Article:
Primary tennis elbow probably is not that common. It is unusual to come across patients who have a discrete history of a lateral elbow injury or unfamiliar overuse. More commonly, the overuse, if it is present, is minor or is not unfamiliar. If an external cause cannot be demonstrated from the history then internal changes must be addressed in the examination. Common remote causal or contributive sites include the cervical spine, the elbow itself and the wrist. Neurophysiological, neurological or mechanical links exist between these sites and can be associated with the pathology.
C5/6 dysfunction producing compression of the spinal nerve or root can lead to reduction in axoplasmic flow with consequent trophic malnutrition and weakening of the collagen in the tendon or muscle. Additionally, such compression may reduce neuromuscular co-ordination to the point where damage occurs with repeated contractions. Segmental facilitation may cause neuromuscular incoordination and/or hypertonicity with resulting damage.
Abduction subluxation of the ulnohumeral joint results in the hand drifting into ulna deviation with subsequent loss of extension and radial deviation. The theory goes that the abnormal proprioception from the wrist due to the hypomobility leads to excessively forceful contractions of the radial extensors and deviators and subsequent overuse. Wrist hypomobility directly results in the same problem.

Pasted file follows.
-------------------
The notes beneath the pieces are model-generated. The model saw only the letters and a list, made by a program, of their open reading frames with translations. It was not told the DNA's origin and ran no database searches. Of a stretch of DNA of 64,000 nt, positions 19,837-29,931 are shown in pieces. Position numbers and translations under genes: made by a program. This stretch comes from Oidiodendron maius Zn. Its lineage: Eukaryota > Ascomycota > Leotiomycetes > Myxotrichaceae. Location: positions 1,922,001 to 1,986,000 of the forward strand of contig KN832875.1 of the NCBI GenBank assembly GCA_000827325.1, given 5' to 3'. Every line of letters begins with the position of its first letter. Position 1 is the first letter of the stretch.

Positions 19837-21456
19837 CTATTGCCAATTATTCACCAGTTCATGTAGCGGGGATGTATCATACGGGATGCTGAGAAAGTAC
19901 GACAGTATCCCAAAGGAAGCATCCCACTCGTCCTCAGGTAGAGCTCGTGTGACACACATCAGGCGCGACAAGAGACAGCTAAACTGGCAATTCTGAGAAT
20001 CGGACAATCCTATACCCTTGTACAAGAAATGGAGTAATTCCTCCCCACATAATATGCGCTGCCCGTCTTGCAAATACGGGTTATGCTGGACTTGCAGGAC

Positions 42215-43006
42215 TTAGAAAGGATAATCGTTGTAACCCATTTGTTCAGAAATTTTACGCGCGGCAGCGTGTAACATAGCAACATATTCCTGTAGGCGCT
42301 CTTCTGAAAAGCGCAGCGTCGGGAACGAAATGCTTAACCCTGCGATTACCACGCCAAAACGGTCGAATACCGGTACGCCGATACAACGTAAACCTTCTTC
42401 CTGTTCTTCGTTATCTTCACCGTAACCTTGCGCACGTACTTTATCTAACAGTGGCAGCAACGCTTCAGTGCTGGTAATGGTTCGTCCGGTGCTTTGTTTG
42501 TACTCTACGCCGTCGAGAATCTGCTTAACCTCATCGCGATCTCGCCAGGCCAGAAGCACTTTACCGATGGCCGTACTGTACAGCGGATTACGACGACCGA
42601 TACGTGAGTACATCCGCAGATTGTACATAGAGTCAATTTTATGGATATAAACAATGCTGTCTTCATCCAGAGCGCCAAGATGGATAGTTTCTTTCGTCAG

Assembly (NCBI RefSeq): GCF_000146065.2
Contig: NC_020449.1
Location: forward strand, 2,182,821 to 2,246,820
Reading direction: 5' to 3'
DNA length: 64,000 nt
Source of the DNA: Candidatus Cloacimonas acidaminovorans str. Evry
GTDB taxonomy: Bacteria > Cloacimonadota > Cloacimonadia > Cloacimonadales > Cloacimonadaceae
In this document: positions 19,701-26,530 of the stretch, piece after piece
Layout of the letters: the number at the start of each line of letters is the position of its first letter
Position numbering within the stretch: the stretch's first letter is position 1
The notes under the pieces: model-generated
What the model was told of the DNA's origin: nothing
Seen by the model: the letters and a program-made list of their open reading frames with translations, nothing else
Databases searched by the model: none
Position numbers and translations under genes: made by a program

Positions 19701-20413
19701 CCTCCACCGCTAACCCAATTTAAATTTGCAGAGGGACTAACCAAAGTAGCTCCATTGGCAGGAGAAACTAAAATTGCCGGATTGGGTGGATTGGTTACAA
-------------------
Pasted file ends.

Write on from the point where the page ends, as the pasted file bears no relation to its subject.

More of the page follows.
Tennis elbow of cervical origin may be checked by re-testing isometric wrist extension with the head in different positions. If the elbow pain is completely eliminated during this testing, there is no pathology at the elbow and no local treatment is required. However, as is more usual, the pain is reduced indicating that there is a contribution from the neck but there is also local pathology that requires treatment.
Testing the elbow quadrant will demonstrate the possibility of an abducted ulna and more detailed testing will confirm it. Fanning and folding of the wrist will screen for wrist dysfunctions and again a detailed biomechanical examination will demonstrate the hypomobility.
Treatment of the local pathology may include deep transverse frictions, manipulation, stretching, electrical muscle stimulation and eccentric exercises. In addition, if there is an abducted ulna, this must be manipulated so that the normal motion is restored to the elbow and wrist.
Remote treatment includes mobilization or manipulation of the neck or the wrist together with the other usual rehabilitation procedures for these areas.
For those of you who want to go further there is our fellowship program.
3601 South Pearl Street